9 Giving and Taking Credit

You did hard work during your team project! You deserve credit for that. Your team members also worked hard: be sure they get credit too. Do you know those movie awards shows in which the winning actors thank everyone from their mother to their pet poodle? There is a reason for that. When you give credit to others who helped you along the way, it makes YOU look good! So celebrate your team’s success, AS A TEAM.

If you need to give a live report on your project at the end of term, the best presentations involve phrases like these:

  • “Now I’d like to introduce <team member name here> who did a great job leading our <some part of your project> work.”
  • ” I’d like to thank <team member name here> for really taking charge of <some part of your project> work.”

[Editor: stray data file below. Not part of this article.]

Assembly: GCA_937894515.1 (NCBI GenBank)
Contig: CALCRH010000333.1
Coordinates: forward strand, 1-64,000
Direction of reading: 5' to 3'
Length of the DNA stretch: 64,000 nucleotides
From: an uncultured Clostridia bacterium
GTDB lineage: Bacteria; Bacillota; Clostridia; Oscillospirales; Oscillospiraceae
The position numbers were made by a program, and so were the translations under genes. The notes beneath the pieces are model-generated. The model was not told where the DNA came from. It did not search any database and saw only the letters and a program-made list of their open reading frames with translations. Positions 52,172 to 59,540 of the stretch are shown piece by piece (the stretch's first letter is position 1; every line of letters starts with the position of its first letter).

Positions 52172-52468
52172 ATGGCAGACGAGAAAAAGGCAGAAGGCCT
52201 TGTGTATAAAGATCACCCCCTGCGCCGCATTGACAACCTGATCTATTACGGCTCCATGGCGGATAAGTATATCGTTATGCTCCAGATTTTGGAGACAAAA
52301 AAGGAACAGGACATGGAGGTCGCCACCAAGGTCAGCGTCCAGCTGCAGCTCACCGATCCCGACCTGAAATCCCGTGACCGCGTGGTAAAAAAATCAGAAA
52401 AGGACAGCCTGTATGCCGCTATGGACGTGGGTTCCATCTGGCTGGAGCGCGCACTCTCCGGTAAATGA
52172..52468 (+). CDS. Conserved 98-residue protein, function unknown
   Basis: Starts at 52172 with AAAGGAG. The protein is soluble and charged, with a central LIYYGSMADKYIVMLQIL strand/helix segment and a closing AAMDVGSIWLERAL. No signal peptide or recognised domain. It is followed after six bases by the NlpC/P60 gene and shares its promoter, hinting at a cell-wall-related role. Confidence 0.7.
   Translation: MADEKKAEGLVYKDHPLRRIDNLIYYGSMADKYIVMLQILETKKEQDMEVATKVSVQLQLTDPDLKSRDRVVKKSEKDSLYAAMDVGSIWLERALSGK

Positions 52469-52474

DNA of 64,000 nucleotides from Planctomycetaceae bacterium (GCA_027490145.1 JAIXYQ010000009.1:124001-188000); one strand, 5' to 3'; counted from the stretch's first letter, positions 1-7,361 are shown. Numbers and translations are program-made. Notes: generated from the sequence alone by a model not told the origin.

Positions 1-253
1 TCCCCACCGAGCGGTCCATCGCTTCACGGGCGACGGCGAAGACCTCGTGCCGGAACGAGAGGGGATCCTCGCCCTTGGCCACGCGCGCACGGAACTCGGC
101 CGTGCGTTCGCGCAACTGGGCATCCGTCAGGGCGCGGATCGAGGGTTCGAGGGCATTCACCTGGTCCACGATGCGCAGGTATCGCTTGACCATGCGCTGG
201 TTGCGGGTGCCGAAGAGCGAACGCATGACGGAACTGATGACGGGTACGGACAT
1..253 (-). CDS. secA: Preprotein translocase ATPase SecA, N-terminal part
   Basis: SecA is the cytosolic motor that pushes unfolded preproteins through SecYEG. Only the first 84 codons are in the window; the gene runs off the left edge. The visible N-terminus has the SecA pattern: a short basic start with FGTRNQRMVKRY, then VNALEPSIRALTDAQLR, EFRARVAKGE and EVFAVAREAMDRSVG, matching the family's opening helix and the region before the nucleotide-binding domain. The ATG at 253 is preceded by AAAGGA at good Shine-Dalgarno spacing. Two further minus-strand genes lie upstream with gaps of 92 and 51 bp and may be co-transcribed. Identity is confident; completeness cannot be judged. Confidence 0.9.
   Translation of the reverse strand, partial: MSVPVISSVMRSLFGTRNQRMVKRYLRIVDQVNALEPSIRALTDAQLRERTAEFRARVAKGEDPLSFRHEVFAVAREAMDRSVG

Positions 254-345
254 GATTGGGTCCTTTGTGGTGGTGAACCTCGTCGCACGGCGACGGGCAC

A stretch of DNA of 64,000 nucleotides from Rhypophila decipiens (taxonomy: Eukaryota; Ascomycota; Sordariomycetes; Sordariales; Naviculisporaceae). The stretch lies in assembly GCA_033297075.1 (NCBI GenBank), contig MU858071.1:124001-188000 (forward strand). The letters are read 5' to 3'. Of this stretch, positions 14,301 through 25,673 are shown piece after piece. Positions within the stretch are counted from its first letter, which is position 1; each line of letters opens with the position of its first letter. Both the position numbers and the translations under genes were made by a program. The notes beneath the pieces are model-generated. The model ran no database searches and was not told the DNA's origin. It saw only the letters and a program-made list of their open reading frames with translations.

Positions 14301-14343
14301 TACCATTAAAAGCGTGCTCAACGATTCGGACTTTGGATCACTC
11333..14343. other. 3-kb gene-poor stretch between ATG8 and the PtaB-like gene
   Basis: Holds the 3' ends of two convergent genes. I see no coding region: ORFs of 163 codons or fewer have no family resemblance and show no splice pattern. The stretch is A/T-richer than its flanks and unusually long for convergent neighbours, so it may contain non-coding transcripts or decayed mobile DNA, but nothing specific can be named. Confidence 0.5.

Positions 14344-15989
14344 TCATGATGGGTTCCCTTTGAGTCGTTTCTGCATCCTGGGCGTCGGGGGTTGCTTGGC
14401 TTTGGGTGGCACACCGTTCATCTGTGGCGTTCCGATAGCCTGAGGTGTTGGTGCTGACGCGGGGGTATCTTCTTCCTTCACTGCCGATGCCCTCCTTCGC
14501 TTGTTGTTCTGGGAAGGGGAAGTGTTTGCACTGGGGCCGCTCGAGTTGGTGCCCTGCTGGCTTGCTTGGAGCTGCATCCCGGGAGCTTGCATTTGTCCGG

• ” The next part of our project was led by <team member name here>, and they will be next up to show you how it went.

If you look like a close-knit team, and sound like a close-knit team, people will get the idea that you really are a close-knit team. (You probably are! It’s not so easy to fake it!) Why should you care what people think about your team? Because some of those people can get you a job interview. Others can write letters of recommendation. Still others may know people who know people, and word travels. In any case, employers are sure to value the teamwork skills you learn and demonstrate in your school projects. The last thing any employer needs is a new hire who disrupts or clashes with existing work groups. The employer would much rather hire a new employee who knows how to the blend into and support any work group. Use your school group project to show future employers you are that person who knows how to work well in a group.


Icon for the Creative Commons Attribution 4.0 International License

Making Connections: Group Work in Information Technology Copyright © by Robert Bunge is licensed under a Creative Commons Attribution 4.0 International License, except where otherwise noted.

Share This Book